UA-76843172-1

Students; be ready for the VAT Tax

As my college career comes to a close, I thought it would be appropriate to leave all those graduating, and those who still have a year or two to go, a few words of caution for the future. Consider it my own commencement speech if you will, but without the ceremony of course.

There is one issue that everyone must begin to take more notice of, particularly as all of us join the work force over the next few years. That issue concerns the likely rise in every person’s taxes to levels not seen before.

For those who have not been paying attention over the last year, the U.S. has become engulfed in red ink. The cause has been decades of unsustainable government spending. The country owes more than 13 trillion dollars (that’s with a T), and 48 of the 50 states in the union are also running budget deficits.

To find ways back toward a better financial situation, some in the Democrat Party are suggesting what is known as a value added tax or VAT for short. A value added tax is simply a tax on any good produced in the country, somewhat similar to a sales tax. Unlike a sales tax, which is a one-time tax at the point of purchase, the VAT charges a tax at every level of the production process.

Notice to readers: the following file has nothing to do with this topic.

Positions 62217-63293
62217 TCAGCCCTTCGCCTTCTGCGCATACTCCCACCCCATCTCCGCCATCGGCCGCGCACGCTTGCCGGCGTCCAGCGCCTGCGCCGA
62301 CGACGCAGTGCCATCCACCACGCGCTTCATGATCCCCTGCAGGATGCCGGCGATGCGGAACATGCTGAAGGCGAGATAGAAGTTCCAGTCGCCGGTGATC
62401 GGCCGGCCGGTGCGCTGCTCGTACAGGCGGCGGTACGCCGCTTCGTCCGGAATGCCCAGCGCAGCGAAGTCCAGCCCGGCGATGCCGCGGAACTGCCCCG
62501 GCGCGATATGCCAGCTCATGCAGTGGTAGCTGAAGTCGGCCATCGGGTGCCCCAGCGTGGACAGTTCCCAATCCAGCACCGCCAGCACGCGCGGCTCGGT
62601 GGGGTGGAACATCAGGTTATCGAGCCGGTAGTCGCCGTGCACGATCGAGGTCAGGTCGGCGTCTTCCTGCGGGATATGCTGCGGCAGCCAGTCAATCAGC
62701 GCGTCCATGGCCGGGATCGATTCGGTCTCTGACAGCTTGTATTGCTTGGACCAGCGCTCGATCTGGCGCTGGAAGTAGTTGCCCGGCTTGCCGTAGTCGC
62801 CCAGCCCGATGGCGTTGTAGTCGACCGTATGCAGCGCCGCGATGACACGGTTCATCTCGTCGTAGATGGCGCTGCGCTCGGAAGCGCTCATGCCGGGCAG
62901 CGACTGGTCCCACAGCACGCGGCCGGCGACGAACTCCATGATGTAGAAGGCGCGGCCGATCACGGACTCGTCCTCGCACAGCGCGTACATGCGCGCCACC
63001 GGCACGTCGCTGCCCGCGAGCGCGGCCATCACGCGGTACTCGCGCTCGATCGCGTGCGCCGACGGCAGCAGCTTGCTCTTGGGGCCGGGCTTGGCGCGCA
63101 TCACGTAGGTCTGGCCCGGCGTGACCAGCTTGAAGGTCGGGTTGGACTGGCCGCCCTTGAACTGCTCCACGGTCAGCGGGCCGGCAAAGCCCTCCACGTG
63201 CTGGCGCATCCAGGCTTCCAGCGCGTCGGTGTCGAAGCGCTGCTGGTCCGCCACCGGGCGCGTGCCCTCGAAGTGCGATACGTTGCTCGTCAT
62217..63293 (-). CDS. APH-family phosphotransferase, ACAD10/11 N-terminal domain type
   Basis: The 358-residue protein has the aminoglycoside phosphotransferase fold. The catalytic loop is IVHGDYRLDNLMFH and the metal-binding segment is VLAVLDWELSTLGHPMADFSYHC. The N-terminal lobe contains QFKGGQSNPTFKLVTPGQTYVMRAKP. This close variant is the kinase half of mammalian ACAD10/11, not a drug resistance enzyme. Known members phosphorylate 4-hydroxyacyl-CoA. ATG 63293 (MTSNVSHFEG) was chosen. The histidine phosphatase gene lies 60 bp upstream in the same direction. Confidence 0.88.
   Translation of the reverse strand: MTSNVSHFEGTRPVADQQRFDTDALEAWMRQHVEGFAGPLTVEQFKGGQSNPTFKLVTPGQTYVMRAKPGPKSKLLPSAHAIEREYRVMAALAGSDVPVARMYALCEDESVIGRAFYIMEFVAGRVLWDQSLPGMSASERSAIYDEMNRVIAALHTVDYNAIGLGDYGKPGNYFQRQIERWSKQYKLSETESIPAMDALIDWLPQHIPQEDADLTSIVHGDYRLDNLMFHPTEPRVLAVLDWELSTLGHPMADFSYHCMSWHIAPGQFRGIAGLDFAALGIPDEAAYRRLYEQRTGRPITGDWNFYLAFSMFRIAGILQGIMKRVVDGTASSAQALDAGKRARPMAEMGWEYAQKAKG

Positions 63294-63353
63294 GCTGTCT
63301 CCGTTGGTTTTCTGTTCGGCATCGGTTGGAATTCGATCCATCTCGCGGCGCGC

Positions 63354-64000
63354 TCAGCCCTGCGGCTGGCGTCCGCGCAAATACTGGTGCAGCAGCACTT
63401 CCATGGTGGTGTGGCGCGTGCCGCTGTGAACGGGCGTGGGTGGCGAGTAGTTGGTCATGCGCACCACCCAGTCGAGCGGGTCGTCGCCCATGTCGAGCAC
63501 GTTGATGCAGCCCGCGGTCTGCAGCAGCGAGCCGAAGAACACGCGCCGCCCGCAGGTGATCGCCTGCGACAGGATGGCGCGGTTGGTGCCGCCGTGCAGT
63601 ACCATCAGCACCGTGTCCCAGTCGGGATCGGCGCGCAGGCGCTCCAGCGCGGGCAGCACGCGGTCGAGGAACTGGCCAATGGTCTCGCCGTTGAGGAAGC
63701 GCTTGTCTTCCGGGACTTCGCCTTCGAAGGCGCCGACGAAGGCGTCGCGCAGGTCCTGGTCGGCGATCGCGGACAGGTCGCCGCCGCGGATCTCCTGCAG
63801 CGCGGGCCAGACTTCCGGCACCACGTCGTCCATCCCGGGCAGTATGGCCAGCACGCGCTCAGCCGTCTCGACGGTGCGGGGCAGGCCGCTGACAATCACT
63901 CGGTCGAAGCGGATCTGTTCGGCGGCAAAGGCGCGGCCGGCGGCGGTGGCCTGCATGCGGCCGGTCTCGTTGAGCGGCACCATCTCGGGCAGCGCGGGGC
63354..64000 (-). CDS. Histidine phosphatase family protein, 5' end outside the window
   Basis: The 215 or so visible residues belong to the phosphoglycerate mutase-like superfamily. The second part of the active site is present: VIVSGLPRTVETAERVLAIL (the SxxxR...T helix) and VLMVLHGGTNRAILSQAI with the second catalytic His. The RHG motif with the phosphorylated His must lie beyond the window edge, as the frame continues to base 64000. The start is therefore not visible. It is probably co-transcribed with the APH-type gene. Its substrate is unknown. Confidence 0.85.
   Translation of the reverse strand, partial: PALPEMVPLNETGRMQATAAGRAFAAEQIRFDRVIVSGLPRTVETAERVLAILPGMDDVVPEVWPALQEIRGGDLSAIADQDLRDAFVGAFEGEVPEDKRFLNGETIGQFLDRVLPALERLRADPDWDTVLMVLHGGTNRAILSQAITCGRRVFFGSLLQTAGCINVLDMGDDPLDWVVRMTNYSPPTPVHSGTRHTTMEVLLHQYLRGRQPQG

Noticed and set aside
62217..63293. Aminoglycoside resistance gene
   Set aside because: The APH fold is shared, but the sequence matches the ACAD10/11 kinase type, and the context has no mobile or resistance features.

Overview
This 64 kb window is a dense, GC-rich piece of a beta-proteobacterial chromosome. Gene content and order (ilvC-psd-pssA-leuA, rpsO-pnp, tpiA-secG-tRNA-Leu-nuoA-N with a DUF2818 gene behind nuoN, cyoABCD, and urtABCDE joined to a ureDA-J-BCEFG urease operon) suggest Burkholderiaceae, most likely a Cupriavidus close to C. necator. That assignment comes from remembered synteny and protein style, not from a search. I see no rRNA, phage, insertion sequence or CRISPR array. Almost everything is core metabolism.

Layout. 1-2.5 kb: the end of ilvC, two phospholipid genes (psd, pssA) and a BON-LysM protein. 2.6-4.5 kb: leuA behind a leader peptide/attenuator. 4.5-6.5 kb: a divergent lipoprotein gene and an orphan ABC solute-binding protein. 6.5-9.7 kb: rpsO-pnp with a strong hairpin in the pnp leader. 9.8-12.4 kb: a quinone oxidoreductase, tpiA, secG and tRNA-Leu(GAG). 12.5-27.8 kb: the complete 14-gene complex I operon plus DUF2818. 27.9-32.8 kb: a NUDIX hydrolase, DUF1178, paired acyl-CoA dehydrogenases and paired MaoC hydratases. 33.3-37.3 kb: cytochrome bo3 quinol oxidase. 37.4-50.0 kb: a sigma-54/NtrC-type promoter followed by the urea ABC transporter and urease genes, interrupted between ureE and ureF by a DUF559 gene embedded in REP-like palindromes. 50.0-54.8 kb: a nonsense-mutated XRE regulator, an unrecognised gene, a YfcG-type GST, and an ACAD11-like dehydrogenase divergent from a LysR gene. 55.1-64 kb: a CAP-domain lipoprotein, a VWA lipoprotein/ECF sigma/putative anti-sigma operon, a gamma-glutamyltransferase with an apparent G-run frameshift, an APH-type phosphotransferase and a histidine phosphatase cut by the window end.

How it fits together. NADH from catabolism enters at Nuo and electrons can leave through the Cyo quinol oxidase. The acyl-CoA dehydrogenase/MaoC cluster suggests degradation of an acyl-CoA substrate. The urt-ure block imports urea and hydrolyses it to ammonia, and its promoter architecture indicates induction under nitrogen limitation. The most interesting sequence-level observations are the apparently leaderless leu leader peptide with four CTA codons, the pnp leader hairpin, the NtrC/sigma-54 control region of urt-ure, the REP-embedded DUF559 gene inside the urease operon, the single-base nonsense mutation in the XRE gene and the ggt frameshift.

This would raise the cost of everything we buy to even higher levels, including electronics, clothing, and cars to name a few. And if you thought the food prices were already high, expect to pay even more at your next visit to the supermarket.

The VAT is only one example of a likely tax to hit everyone. I use this particular tax as an example, but in general, most taxes already in place will likely increase.

Aside from cutting federal spending across the board, this is the only other way that the federal government can even attempt to get the deficit to more manageable levels. The financial situation that we will eventually inherit will look very different from the one our parents’ generation started with.

So why is it important for everyone to pay more attention to the current economic situation? Simply because the decision made today will affect our generation for a long time. We may unfortunately get stuck paying for the enormous debt through tax rates never before seen in this country.

This college age generation can no longer remain naive about such issues. We must stay informed and educated to make better monetary decisions for own future. The alternative is to do nothing and pay huge tax increases. How’s that for a commencement speech?